Is deep-brain stimulation the answer for depression patients? A new seminar being released by researchers at University of Pittsburgh Medical Center looks at depression in a new light. For years, depression was seen as a symptom of many different disorders. The standard treatment was to prescribe anti-depressants, many of which result in increased suicidal thoughts and negative health benefits. The seminar, written by University of Pittsburgh professors David Kupfer, Mary Phillips and Ellen Frank, looks at new treatments that are currently being tested, as well as how depression is diagnosed.
Deep Brain Stimulation vs. Traditional Treatments
Deep brain stimulation is a new treatment being developed in Europe and the United States. It is currently pending approval by the US Food and Drug Administration and the European Medical Agencies. Deep brain stimulation is the bilateral implantation of electrodes into the brain, stimulating receptors with electrical currents. Along with the electrodes, a pulse generator is also implanted into the skull, which is tailored to the patients needs.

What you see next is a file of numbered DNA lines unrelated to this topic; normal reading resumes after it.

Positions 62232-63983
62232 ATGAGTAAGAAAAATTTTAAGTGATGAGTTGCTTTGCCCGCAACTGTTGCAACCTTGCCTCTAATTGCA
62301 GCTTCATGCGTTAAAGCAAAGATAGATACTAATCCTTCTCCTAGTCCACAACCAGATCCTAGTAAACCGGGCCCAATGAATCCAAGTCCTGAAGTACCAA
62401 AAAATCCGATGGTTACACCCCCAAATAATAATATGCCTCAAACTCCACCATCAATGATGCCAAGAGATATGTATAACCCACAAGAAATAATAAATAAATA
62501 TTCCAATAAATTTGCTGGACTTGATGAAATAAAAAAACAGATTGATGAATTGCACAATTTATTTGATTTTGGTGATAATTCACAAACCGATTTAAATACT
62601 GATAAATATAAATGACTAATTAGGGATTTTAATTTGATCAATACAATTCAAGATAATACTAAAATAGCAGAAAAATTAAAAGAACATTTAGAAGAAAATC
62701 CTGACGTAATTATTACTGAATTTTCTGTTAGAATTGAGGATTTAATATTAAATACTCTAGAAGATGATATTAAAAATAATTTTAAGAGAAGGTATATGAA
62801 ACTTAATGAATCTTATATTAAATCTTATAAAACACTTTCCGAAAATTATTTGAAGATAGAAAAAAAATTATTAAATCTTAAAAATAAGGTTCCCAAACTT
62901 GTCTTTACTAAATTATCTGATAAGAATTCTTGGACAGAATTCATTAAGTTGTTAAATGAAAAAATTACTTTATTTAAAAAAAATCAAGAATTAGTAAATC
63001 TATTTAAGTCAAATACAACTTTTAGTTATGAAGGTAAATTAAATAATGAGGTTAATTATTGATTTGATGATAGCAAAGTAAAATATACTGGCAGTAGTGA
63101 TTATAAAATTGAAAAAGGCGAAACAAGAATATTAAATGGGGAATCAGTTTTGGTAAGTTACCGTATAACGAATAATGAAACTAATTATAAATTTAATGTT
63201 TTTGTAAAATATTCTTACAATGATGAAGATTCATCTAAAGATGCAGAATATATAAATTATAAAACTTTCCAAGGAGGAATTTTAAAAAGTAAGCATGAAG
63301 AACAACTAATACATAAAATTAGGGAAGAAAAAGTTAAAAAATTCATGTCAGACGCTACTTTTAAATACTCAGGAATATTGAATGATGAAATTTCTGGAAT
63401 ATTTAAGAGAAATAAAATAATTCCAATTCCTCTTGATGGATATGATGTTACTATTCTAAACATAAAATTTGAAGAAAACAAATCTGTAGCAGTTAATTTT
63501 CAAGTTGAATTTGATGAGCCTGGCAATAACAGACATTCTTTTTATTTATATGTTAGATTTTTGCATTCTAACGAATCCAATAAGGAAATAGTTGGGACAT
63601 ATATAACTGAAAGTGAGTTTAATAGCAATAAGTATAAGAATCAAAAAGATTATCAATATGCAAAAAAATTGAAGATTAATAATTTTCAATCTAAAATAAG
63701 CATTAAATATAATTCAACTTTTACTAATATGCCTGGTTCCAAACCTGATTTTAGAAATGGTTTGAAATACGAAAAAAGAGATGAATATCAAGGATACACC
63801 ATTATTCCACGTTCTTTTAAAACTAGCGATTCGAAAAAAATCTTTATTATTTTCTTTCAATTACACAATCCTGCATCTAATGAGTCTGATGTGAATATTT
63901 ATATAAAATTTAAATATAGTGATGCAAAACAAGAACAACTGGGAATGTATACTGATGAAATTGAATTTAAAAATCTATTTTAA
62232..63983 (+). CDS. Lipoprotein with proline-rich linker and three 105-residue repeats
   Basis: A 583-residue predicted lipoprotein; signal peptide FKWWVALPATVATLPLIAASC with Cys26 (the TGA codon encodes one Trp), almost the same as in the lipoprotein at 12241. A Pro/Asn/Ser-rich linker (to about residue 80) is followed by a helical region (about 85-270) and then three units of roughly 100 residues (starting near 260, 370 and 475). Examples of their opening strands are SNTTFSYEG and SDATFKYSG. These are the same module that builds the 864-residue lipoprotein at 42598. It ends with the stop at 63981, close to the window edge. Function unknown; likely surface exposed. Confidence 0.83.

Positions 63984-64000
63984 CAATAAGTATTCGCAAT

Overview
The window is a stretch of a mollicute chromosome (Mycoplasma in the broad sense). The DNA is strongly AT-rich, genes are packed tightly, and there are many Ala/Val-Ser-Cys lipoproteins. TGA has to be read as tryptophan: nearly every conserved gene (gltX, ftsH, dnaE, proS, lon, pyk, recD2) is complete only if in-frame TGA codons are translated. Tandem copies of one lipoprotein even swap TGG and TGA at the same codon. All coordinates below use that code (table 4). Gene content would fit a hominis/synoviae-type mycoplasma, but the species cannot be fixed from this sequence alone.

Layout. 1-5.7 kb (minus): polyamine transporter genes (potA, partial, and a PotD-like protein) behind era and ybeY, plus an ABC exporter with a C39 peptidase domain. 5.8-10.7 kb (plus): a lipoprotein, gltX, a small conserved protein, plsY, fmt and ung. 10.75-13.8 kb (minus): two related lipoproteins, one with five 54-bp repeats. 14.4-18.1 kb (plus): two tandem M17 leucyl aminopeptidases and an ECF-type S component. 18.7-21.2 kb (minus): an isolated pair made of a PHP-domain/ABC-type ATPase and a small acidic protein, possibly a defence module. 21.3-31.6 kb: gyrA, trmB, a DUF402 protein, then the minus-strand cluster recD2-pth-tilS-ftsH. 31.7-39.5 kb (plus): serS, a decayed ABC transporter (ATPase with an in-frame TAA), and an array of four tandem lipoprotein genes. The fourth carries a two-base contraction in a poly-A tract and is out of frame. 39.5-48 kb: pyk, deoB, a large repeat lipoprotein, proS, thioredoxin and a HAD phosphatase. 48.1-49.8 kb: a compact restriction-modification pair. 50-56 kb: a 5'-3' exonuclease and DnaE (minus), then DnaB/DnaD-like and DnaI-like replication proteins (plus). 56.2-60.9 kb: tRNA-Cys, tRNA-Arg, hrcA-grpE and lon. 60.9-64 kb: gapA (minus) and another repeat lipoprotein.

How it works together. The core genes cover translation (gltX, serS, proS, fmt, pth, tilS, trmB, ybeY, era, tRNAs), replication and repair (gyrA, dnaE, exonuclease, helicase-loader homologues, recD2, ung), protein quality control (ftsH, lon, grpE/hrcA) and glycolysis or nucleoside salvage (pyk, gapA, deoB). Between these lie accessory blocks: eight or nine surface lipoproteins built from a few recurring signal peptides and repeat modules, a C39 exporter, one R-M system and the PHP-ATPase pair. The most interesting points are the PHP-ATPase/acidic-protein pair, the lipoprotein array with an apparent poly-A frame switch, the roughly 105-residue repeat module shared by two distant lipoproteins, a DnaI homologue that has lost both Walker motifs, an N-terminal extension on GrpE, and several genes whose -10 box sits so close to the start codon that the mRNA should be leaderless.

This is the next generation of treatments, following trans-cranial magnetic stimulation, or TMS. TMS is currently approved in the United States, but the results over time appear to diminish in treatments of recurring or chronic depression. The seminar examines the current research on TMS and deep brain stimulation, with the conclusion being that deep brain stimulation does not currently show the diminishing returns of TMS.
Depression’s Effects On The Body
The seminar examines studies linking depression to obesity in patients. Depression is a chronic disorder that has devastating effects on the body, similar to arthritis or diabetes. Studies have linked depression to many other disorders as a symptom, where depression maybe the problem, and the other health issues are the result. This is the opposite view from the perspective many doctors have when focusing on medicine.
Depression has been linked to increased rates of obesity in patients as well. The elderly are most likely to be hurt by depression, with a 65 percent correlation between depression and development of diabetes. Depression may be overlooked by medical professionals as part of an entirely different health issue, instead of being the primary issue for the patient.
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